NIRUPAM SEN ( India) said that his country joined the Non-Aligned Movement in reaffirming that achieving nuclear disarmament continued to be the highest priority of the international community, as underlined in the final document of the tenth special session of the General Assembly devoted to disarmament. The International Court of Justice, in its landmark advisory opinion of 1996, pointed out that there existed an obligation to pursue in good faith and bring to a conclusion, negotiations leading to a nuclear disarmament under strict and effective international control. The Millennium Declaration also underlined the need to strive for the elimination of weapons of mass destruction, in particular nuclear weapons, while successive Non-Aligned Movement summits had underlined the importance of nuclear disarmament.
The Disarmament Commission needed to send a strong signal of the international community’s resolve to initiate concrete steps towards achieving the objective of nuclear disarmament and non-proliferation of nuclear weapons, he said. Member States should use the forum to intensify dialogue, so as to build consensus that strengthened the ability of the international community to initiate concrete steps towards achieving the goal of nuclear disarmament.
He said that such consensus should be based on certain elements, including reaffirmation of the unequivocal commitment of all nuclear-weapon States to the goal of complete elimination of nuclear weapons, reduction of the salience of nuclear weapons in security doctrines and, taking into account the global reach and menace of nuclear weapons, adoption of measures by nuclear-weapon States to reduce nuclear danger, including the risks of accidental nuclear war, by de-alerting nuclear weapons to prevent their unintentional use. Other important elements were the negotiation of a convention on the complete prohibition of the use or threat of use of nuclear weapons, negotiation of a global agreement among nuclear-weapon States on “no first use” of nuclear weapons and negotiation of a nuclear-weapon convention prohibiting the development, production, stockpiling and use of nuclear weapons and on their destruction, which should lead to global, non-discriminatory and verifiable elimination of nuclear weapons with a specified time frame.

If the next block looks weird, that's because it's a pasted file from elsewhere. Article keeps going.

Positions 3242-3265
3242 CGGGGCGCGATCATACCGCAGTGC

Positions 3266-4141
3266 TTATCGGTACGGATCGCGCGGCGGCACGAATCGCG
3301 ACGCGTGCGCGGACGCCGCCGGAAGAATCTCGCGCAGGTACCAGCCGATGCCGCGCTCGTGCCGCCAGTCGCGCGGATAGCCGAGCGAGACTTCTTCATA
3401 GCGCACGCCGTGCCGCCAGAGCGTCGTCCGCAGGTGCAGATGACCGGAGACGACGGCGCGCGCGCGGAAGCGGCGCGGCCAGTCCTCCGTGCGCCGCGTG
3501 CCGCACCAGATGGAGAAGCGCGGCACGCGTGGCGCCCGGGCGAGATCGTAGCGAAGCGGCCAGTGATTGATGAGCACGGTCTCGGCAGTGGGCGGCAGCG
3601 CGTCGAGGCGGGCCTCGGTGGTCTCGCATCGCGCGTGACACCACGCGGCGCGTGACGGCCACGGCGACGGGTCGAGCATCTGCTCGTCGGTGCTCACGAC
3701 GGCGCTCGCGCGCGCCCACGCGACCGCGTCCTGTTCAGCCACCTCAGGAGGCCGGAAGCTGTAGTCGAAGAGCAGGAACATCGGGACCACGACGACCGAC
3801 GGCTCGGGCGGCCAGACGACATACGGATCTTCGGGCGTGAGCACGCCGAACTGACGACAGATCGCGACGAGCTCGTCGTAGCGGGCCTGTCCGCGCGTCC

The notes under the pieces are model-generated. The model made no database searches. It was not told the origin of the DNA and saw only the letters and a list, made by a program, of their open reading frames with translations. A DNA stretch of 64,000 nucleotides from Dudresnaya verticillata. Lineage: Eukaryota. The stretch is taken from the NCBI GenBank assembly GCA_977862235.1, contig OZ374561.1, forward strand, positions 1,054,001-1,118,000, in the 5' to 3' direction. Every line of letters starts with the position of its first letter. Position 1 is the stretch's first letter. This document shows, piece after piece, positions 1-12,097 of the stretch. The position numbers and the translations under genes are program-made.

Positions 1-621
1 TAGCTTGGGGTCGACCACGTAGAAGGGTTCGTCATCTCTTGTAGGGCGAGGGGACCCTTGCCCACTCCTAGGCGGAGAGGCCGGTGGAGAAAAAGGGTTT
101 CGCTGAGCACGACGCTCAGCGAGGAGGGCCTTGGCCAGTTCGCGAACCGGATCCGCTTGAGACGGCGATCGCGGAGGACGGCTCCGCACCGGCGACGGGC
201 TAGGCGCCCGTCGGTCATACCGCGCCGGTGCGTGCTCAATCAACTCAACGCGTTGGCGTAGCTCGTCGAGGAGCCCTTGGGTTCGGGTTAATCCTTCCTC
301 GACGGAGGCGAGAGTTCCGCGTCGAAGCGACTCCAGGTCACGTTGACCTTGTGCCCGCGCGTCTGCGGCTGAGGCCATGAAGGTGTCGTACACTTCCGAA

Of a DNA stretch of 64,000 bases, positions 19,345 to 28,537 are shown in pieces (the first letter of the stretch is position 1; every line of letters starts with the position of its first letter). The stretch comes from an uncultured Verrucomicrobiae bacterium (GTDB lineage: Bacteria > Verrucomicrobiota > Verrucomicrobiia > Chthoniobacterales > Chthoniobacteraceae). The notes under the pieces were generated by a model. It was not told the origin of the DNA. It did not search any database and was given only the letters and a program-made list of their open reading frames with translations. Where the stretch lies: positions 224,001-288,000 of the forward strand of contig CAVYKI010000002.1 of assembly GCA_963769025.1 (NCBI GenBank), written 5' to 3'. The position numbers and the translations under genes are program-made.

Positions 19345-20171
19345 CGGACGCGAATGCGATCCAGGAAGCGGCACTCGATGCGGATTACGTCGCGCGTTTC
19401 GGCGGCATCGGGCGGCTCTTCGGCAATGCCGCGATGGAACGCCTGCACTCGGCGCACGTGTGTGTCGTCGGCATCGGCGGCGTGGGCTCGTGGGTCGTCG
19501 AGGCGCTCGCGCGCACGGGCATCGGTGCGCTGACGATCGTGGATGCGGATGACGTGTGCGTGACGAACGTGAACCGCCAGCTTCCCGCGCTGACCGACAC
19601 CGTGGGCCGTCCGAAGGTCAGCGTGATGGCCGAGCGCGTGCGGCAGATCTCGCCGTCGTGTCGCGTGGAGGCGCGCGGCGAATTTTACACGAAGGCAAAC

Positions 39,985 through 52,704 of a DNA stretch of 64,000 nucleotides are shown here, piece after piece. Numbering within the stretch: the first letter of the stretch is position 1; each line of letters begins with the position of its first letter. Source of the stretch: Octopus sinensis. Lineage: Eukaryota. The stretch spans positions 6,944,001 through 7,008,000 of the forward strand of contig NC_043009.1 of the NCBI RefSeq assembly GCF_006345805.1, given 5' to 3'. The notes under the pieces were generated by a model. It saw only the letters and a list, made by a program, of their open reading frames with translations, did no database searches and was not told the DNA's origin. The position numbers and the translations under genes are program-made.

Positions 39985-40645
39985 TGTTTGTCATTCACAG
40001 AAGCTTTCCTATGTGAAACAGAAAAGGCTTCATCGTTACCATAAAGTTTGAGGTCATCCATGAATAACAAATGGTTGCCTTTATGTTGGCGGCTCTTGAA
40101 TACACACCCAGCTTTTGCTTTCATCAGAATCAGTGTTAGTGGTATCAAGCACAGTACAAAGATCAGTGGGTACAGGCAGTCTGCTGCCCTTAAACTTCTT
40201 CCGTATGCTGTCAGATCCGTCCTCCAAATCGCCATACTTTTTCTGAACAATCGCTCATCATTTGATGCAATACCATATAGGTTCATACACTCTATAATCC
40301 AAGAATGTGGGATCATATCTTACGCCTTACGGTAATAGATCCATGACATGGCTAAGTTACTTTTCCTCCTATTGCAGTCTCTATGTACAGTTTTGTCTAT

He added that the implementation of appropriate types of confidence-building measures in specified regions should take into account the specific political, military and other conditions prevailing in that region. Such arrangements needed to be freely agreed upon by the States of the region concerned, taking into account specific conditions and characteristics of that region. A step-by-step approach should be adopted.
ALEXANDER MARSCHIK ( Austria) said that his country shared the vision of a world free of weapons of mass destruction -- a world free of nuclear weapons, chemical weapons and biological weapons. Verifiable and irreversible disarmament of the nuclear arsenals, global adherence to the CTBT and a comprehensive cut-off of weapon-grade fissile material was needed. The dangers related with the increasing access to nuclear technology could not be ignored for the sake of short-sighted focus on national economic interest, fears of a limitation of State sovereignty or loss of control over a key technology sector. The time had come for new thinking, in the light of new dramatic challenges.